Revered as the patriarch of the Salesian Province of Mumbai, Father Maschio had spent his entire adult life in India, having expressed a desire for the priesthood at the tender age of 10. He joined the missionary expedition at the Salesian Mother House, Turin, in 1923 when he was only 14 years old. In November 1924 he set sail from Venice to Bombay, and thence to the Northeast, where he learnt and became proficient in Khasi, the local language. Fr Maschio later came to Tardeo in the erstwhile Bombay presidency in February 1937 and by October 1941, he shifted the Don Bosco School and boarding to Matunga.
In 1990, when I met him he was 81 years old, bent, ill but still worked a full day at the Don Bosco School. In the evenings he would go for a walk through the poor neighbourhoods of Matunga, his pockets full of sweets which he would distribute to the groups of little children who would gather around him.
By this time, we had reached the Don Bosco School in Matunga. Led by Commander Lobo I made my way, to the open first floor, which served as the administrative office, We were directed to an old man, bent over a typewriter, with obviously severely challenged vision, with arthritic fingers pressing the keys deliberately. He was also hard of hearing and it took some time for him to absorb the introduction by Commander Lobo. It ended with a request that went something like this: “ Father you must give this young naval officer necessary introductions in Rome.”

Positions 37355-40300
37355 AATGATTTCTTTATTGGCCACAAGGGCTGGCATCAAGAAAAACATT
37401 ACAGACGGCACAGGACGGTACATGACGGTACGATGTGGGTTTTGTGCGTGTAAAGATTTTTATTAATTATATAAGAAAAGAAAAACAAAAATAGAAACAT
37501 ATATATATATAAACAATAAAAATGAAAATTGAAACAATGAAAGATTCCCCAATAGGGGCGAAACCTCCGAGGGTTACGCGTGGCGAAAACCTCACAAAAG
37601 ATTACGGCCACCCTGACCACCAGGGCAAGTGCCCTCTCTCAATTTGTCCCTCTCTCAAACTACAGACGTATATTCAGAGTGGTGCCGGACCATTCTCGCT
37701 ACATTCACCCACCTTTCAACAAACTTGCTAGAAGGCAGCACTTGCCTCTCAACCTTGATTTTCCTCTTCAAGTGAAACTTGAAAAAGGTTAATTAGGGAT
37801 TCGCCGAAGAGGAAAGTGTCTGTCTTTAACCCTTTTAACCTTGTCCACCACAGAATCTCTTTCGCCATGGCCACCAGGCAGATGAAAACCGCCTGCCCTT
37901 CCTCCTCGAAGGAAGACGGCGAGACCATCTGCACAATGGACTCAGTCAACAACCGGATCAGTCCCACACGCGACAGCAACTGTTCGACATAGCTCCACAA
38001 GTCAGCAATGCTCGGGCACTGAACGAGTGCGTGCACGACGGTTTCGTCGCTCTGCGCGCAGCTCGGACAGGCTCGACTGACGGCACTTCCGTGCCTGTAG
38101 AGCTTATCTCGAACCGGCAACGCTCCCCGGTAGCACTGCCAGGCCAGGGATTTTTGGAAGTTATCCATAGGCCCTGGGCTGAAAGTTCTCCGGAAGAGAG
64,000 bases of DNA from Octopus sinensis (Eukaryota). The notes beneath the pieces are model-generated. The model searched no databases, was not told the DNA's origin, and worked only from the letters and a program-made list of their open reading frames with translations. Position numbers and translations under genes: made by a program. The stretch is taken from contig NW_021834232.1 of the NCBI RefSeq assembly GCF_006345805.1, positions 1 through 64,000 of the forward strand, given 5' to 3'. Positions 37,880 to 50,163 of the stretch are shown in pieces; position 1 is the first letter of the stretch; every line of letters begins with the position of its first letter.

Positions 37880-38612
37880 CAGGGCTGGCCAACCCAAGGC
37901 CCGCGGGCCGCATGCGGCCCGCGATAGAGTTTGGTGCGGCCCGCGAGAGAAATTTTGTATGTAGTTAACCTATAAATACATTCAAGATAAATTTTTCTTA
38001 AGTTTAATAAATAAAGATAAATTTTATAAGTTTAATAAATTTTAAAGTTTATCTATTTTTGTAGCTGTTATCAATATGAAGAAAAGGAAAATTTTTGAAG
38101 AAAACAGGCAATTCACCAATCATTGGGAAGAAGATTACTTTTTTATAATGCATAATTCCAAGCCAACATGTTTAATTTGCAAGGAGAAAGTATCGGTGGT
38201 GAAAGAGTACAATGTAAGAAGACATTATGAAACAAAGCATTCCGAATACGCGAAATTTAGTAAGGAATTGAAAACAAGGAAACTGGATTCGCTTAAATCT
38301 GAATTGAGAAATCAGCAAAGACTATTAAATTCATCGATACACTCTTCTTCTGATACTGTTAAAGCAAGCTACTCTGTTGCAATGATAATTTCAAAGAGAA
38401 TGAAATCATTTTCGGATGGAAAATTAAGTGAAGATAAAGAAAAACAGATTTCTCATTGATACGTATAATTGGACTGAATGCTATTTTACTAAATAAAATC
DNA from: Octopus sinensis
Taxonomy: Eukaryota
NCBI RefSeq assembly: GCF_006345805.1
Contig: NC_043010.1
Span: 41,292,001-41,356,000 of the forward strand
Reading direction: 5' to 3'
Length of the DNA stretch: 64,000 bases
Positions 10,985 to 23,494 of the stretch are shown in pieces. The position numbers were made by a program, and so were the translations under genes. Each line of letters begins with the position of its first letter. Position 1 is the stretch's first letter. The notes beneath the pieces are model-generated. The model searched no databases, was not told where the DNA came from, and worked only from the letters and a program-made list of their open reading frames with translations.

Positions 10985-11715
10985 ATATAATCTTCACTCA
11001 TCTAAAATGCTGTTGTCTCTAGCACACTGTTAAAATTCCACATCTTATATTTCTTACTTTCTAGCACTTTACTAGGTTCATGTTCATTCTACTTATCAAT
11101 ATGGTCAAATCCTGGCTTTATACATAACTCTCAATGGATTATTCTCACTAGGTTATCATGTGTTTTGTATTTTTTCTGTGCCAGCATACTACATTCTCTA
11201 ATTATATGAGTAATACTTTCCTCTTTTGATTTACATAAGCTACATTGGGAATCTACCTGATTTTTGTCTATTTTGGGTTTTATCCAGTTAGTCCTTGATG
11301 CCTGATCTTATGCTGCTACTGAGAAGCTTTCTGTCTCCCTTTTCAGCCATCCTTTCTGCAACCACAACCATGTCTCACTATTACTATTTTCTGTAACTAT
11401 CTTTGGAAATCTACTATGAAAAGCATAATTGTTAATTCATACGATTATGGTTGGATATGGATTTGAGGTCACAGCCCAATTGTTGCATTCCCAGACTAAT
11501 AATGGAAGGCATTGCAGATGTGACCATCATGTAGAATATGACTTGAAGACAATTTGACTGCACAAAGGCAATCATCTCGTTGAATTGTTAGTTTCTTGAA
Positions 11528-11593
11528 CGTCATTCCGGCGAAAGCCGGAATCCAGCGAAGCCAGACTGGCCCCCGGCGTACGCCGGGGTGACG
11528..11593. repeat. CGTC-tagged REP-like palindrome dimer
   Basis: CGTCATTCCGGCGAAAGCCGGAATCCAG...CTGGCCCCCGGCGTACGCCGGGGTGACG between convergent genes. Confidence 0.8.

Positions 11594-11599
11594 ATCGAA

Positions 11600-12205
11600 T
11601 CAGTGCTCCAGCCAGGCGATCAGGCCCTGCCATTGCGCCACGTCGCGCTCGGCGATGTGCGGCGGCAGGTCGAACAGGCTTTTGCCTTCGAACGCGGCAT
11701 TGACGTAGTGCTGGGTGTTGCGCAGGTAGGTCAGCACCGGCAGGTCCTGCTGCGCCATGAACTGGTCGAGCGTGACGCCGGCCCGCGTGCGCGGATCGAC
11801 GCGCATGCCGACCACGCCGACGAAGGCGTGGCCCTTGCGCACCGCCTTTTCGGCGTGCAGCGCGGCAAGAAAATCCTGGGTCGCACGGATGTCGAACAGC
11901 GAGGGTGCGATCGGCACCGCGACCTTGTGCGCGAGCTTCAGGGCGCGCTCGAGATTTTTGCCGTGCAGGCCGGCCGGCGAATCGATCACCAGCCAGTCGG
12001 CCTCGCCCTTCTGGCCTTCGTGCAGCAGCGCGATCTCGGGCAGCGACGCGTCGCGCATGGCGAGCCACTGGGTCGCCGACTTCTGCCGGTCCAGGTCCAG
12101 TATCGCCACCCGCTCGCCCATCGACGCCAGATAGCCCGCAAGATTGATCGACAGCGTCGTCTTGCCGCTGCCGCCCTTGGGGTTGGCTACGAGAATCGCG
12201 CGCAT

Fr Maschio beckoned to me, and whispered in my ear. I could barely make out his weakened voice and his words that set the tone for the next four years of my life have remained with me ever since.
“Son, he said, “ I was born in, and come from an ancient land, an old civilisation, but I have lived my entire life in another even more ancient land, with an older and even greater civilisation, India. Remember one thing, when you go to Rome, or wherever life takes you, you require no introduction, anywhere. Remember, India is your introduction.” He was tired, paused for a moment and blessed me.
Fr Maschio died in Mumbai on 9 September 1996 and was buried in the shrine of Don Bosco's Madonna that he built. He had earlier refused an offer to return to his family and be cared for in the land of his birth. A journey of piety that began in Italy found closure in India.
(The author, a retired Indian Navy officer, can be contacted at firstname.lastname@example.org. The views expressed are personal)